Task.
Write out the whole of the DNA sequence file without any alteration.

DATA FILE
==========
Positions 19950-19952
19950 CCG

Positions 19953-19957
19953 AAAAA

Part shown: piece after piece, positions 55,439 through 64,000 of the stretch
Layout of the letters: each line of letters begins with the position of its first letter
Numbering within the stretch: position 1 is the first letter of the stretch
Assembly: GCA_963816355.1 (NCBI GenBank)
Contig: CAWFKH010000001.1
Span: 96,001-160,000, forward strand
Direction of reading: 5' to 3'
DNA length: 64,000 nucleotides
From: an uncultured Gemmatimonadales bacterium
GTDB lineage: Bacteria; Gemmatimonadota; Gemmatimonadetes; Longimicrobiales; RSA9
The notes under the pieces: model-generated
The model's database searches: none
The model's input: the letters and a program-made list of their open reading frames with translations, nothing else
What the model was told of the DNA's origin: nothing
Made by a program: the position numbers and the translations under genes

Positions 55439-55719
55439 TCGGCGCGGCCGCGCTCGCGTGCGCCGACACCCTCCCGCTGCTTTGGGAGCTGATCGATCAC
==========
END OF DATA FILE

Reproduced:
Positions 19950-19952
19950 CCG

Positions 19953-19957
19953 AAAAA

Part shown: piece after piece, positions 55,439 through 64,000 of the stretch
Layout of the letters: each line of letters begins with the position of its first letter
Numbering within the stretch: position 1 is the first letter of the stretch
Assembly: GCA_963816355.1 (NCBI GenBank)
Contig: CAWFKH010000001.1
Span: 96,001-160,000, forward strand
Direction of reading: 5' to 3'
DNA length: 64,000 nucleotides
From: an uncultured Gemmatimonadales bacterium
GTDB lineage: Bacteria; Gemmatimonadota; Gemmatimonadetes; Longimicrobiales; RSA9
The notes under the pieces: model-generated
The model's database searches: none
The model's input: the letters and a program-made list of their open reading frames with translations, nothing else
What the model was told of the DNA's origin: nothing
Made by a program: the position numbers and the translations under genes

Positions 55439-55719
55439 TCGGCGCGGCCGCGCTCGCGTGCGCCGACACCCTCCCGCTGCTTTGGGAGCTGATCGATCAC